I’m not convinced that the problem with marriage is that it is broken; I am convinced that a problem with marriage is that it isn’t big enough for everyone.
In the past week, both The New York Times and Slate have addressed modern marriage and its related problems, asking whether privatization of marriage, and state recognition of other kinds of civil care-giving agreements, isn’t the way to go from now on. Keep reading »
Over the summer, “Bridesmaids” actor Chris O’Dowd married British writer/TV host Dawn Porter, who was also not keen on changing her professional name. She has a piece in UK Glamour about wanting to take on her husband’s name in the spirit of blending families, but at the same time not wanting to lose the last name that’s always been hers. So, she compromised on “O’Porter.” Keep reading »
Flipping through my mom’s old yearbooks as a kid, I was taken by the bouffant hairdos and the small-town charm of her tiny East Texas high school; I was also amazed that there appeared to be basically two clubs in the whole place. Guys got funneled into the Future Farmers of America. The young women? Future Homemakers of America.
Farmers and homemakers. Boys and girls. Public and private. Knowing the incredible life my mom has lived — as a high-powered vice president at major American manufacturing company, brilliant accountant, veterinary technician, working mom — it really doesn’t seem like “future homemaker” encompasses even a little bit of what she had the potential to do, or what she ended up doing, in her life.
Certainly “homemaking” didn’t sound very appealing to me, either as a kid or a young professional woman. Getting excited about new drapes? Advancements in vacuum cleaning technology? No, when I want excitement, I’ll go for whiskey or a deadline or both. Keep reading »
On Sunday, Patrick and I celebrated our six-month wedding anniversary by watching nearly seven hours of what Netflix claims are “Halloween favorites” and eating a delicious homemade caprese salad, as Patrick decided that six months is the “caprese anniversary.” No doubt he has some culinary deliciousness planned in six more months.
How has my life changed since April 21, 2012? In some ways, not at all. In other ways … not a lot. In still more ways? Not much. In fact, the manifestations of marriage in my day-to-day life are almost negligible, and perhaps because Patrick and I already lived together and wanted to be with each other forever before we decided to put a piece of paper on it. But also perhaps because, after you spend months planning the hoopla of a wedding — even a small one, even an inexpensive one, like ours was — almost anything would seem banal in comparison. Keep reading »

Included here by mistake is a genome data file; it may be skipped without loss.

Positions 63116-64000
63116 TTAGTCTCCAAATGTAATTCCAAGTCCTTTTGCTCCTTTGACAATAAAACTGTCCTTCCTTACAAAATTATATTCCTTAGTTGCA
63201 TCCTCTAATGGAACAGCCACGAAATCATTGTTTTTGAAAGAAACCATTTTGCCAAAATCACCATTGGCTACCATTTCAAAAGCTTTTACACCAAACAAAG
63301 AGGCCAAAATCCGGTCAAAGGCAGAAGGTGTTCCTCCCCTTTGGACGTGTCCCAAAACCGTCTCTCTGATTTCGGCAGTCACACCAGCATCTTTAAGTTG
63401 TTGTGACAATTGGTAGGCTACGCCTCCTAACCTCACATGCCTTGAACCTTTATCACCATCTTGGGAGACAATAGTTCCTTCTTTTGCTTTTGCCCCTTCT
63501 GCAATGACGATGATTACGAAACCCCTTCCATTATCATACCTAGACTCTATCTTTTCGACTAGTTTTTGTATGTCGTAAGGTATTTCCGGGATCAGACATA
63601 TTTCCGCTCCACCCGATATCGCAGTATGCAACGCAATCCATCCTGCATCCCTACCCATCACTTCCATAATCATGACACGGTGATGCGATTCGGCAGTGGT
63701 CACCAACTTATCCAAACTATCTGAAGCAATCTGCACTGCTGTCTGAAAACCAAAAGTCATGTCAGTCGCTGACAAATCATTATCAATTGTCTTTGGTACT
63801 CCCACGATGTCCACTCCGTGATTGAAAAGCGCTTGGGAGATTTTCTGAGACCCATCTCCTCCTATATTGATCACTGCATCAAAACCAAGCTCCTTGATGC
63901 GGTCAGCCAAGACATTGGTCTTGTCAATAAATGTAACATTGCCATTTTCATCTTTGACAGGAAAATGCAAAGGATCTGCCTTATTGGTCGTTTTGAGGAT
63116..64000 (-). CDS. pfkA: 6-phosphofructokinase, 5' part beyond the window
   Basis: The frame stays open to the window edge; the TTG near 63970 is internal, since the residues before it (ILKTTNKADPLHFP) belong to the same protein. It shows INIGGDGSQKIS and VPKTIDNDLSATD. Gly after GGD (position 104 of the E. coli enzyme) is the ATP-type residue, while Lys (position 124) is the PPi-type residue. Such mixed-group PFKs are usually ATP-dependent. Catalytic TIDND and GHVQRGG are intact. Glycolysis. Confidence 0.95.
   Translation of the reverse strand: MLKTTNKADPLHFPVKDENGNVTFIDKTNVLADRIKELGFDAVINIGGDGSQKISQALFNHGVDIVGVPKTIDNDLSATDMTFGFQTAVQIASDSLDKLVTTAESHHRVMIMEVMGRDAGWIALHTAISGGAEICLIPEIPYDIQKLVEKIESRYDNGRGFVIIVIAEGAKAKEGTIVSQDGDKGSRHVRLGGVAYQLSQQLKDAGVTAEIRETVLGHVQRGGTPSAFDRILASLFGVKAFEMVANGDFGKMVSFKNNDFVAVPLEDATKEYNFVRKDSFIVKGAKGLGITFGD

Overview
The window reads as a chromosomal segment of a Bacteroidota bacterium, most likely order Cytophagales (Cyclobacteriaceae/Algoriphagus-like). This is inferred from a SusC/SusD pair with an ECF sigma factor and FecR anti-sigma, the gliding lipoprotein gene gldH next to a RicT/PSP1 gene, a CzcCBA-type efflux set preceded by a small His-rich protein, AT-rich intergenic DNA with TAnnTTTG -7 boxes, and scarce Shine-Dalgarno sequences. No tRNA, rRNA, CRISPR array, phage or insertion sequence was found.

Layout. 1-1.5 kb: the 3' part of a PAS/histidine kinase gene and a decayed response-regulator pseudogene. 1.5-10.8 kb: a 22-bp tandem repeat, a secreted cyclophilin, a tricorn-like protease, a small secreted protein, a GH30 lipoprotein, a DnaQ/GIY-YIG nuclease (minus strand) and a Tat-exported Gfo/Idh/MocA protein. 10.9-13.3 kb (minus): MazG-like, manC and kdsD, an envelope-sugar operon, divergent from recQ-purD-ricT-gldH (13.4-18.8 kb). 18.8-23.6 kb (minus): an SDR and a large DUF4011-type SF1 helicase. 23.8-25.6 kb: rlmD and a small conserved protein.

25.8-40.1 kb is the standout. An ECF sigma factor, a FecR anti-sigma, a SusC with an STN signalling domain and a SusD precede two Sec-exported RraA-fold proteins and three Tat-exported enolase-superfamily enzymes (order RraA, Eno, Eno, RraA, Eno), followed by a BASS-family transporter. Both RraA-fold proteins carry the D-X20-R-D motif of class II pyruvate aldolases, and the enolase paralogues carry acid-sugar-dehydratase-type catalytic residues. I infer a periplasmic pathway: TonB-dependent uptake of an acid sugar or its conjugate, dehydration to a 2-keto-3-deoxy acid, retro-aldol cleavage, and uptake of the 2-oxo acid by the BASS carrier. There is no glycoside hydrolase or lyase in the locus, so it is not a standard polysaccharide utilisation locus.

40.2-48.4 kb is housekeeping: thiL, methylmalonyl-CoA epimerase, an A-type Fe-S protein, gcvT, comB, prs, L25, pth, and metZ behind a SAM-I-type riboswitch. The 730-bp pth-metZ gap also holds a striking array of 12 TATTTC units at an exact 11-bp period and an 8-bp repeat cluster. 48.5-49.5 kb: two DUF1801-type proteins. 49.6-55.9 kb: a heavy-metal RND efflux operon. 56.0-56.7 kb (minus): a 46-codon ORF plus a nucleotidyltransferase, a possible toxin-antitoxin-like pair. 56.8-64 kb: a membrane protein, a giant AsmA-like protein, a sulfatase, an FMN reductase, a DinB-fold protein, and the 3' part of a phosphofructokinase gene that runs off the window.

Your engagement story is supposed to make people swoon, not cringe. But these real people who really screwed up obviously didn’t get that memo…
1. Hot Air Balloon Fail: London floor-fitter Lefkos Hajji concealed a $10,000 engagement ring inside a helium balloon, thinking she’d pop the balloon — and he’d pop the question. But as he left the store where he purchased the balloon, a gust of wind pulled the balloon from his hands and far, far out of reach. Hajji then spent two hours in his car trying to chase and find the balloon, ultimately failing. His bride to be refused to speak to him until she got a new ring. Read more…
The few times I ever imagined my future wedding as I grew up in suburban north Texas, I imagined it taking place in the church I was raised in, the altar strewn with pretty flowers and the minister who baptized as a child me officiating. This vague idea of what my wedding might be like never quite left me, even as I left organized religion as a young adult. Weddings were a church thing. Churches have ministers. Ministers do weddings. Seemed pretty simple.
But as I attended more and more church weddings as an adult, the more I realized that there would be no way I could have one of my own: it’s not exactly fair to ask a Christian minister to, you know, leave all those Jesus-y parts out. They do tend to like to get in a bit of that where they can.
My husband, Patrick, was raised Catholic. I was a Methodist. While we both spent our youth as devout practitioners of our respective faiths, we don’t currently attend church and don’t have any plans to. We are happily lapsed, though we both look fondly back on our days as Bible-beating teenagers. I, for one, credit the church for giving me moral guidance and an amazing social circle when I was in school. I’d do it the same way all over again. But it’s not who I am or what I believe today. Keep reading »